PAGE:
Hepatitis infections can result in liver failure, and in the case of hepatitis C the infection can prove fatal. At Digestive Disorders Associates in Annapolis, Chester, and Gambrills/Waugh Chapel, Maryland, the team of providers are experienced in diagnosing and treating all forms of the hepatitis virus. They create a custom treatment plan to reduce your symptoms and protect your liver. Whether you’re in the beginning stages of hepatitis or already have signs of liver damage, you can rely on the comprehensive care of the Digestive Disorders Associates team. Call or use online booking to schedule a consultation.
The liver is the largest organ of your body that digests food, stores energy, and removes toxins from your system. Hepatitis is a viral infection that causes an inflammatory condition in the liver.
There are three main types of the hepatitis virus:
Drug and alcohol use may also cause liver damage that leads to a condition known as drug-induced hepatitis.
Hepatitis A comes from the hepatitis A virus (HAV) and is often spread through contact with the feces of an infected person. This contact can come from eating food prepared by a person who didn’t wash their hands or through consuming contaminated water.
Hepatitis B comes from the hepatitis B virus (HBV) and is spread through sexual or direct contact with infected bodily fluids. An infected mother can also pass the virus on to her baby during childbirth.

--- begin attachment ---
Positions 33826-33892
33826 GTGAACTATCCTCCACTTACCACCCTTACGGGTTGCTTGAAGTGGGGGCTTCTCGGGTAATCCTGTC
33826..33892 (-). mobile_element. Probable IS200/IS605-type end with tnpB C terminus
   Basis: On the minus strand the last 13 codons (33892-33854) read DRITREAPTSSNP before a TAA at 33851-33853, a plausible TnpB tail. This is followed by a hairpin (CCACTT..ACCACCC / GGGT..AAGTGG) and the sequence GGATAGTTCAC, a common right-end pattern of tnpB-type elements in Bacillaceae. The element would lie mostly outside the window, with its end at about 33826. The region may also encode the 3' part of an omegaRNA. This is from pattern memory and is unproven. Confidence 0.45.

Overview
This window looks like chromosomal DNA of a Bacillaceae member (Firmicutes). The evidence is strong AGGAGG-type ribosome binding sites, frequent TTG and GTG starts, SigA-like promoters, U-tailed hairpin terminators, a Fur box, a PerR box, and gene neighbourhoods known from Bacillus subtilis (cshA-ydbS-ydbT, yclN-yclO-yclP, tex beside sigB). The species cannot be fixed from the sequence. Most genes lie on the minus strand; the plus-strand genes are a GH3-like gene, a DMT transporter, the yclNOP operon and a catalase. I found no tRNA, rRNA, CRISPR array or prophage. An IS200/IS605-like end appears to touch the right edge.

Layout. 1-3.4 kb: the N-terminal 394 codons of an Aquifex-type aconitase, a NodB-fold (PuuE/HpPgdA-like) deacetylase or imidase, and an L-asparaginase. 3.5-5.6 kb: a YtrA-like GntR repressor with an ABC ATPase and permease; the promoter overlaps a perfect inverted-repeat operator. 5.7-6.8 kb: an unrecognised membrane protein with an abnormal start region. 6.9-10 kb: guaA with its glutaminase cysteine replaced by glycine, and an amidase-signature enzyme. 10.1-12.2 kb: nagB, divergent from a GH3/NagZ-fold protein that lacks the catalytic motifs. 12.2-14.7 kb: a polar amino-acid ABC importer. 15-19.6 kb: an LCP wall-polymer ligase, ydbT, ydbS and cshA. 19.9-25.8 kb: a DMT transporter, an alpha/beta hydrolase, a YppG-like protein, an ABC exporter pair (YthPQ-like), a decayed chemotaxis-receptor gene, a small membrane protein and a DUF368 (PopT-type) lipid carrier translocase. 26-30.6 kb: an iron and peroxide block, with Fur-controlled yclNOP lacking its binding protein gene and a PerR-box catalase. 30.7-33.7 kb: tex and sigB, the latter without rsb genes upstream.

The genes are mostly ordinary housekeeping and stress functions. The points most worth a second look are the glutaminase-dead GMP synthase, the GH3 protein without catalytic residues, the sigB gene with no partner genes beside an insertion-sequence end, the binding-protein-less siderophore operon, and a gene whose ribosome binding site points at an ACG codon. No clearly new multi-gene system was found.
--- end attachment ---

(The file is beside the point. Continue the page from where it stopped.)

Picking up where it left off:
Hepatitis C is the result of the hepatitis C virus (HCV). It spreads through contact with infected blood. Generally, hepatitis C spreads through sexual contact, or during childbirth if the mother has the infection.
In drug-induced hepatitis, over-the-counter or prescription medications can lead to liver damage. If your liver breaks down medications slowly, or you take a lot of medications, it can result in chronic inflammation.
Many of the symptoms of hepatitis are the same regardless of the virus type. These include:
With hepatitis C, symptoms may not be noticeable for several months after the infection. Usually, within six months of contracting the virus, you start to feel flu-like symptoms that start out mild and worsen over time.
With hepatitis A and B, there is no specific cure or treatment to address the virus. In most cases, you have to let the virus run its course in your body. You might feel sick for several months before your immune system can fight off the infection on its own.
Healing your liver involves getting plenty of rest and eating a well-balanced diet. You should also avoid acetaminophen and alcohol and discuss the use of vitamins and other medications with your provider at Digestive Disorders Associates before adding them to your routine.
To minimize your risk for developing hepatitis A and B, you can get a vaccination. There’s currently no vaccinations for hepatitis C, but there are effective medications available that can treat your liver depending on the stage of your disease. Your provider at Digestive Disorders Associates creates a customized treatment plan that includes one or more prescription medications to improve your liver health.
To learn more, call the nearest office in Alexandria, Chester, or Gambrills/Waugh Chapel, Maryland, or use online booking to schedule a consultation today.